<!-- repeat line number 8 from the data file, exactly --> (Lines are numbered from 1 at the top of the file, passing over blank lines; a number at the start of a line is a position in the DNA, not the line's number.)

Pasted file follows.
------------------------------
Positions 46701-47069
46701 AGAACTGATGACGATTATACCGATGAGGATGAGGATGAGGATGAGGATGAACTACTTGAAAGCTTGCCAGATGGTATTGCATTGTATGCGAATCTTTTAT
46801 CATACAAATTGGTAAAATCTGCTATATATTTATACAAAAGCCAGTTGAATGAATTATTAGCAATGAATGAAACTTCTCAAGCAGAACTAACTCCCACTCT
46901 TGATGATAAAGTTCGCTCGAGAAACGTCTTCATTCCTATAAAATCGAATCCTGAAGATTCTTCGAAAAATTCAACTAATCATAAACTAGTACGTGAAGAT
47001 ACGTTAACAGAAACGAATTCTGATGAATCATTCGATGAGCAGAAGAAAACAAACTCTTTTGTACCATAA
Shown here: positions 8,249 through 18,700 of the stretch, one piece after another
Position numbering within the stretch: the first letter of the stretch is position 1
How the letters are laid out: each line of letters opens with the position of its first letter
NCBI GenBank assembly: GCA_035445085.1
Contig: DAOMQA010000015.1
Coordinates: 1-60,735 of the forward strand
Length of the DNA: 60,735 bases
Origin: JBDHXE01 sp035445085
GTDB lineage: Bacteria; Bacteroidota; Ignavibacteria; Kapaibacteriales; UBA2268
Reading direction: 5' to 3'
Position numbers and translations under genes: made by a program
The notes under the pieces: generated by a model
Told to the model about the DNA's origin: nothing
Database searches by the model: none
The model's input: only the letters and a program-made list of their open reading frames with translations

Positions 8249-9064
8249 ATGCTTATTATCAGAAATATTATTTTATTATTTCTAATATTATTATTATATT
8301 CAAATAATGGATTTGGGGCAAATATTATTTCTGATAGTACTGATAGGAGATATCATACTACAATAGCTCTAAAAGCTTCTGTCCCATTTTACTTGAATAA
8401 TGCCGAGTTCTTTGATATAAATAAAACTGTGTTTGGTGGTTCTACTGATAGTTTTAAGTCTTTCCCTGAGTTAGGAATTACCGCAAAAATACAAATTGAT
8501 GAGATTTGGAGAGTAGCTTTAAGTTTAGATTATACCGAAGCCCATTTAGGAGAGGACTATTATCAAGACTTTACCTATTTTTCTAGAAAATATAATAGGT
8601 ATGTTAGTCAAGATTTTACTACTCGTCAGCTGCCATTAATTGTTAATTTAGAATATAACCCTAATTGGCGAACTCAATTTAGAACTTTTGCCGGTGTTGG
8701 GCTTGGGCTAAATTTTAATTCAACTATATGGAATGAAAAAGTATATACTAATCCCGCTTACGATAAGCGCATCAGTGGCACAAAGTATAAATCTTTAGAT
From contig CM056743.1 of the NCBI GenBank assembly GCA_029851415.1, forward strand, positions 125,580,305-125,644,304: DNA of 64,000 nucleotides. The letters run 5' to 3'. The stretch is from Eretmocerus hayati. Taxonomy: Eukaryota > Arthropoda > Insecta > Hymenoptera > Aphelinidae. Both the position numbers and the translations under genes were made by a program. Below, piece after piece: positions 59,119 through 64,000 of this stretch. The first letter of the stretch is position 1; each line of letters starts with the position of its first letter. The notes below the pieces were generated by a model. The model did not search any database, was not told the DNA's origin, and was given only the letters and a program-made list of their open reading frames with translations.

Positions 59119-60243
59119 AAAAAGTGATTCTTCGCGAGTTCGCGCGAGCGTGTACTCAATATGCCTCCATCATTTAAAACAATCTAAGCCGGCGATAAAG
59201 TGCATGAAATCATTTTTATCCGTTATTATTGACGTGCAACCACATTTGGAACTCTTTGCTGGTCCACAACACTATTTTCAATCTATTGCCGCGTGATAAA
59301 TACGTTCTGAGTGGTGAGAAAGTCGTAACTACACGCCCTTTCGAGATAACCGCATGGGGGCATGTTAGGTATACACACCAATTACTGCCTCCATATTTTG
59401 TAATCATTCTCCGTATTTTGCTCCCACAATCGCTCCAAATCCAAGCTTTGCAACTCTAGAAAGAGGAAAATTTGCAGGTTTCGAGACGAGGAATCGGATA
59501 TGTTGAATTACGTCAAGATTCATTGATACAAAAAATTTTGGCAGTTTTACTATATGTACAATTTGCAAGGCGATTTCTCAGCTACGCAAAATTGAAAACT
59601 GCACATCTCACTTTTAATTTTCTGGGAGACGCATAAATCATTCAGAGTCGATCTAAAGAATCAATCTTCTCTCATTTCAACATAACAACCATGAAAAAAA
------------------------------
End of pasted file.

How the letters are laid out: each line of letters opens with the position of its first letter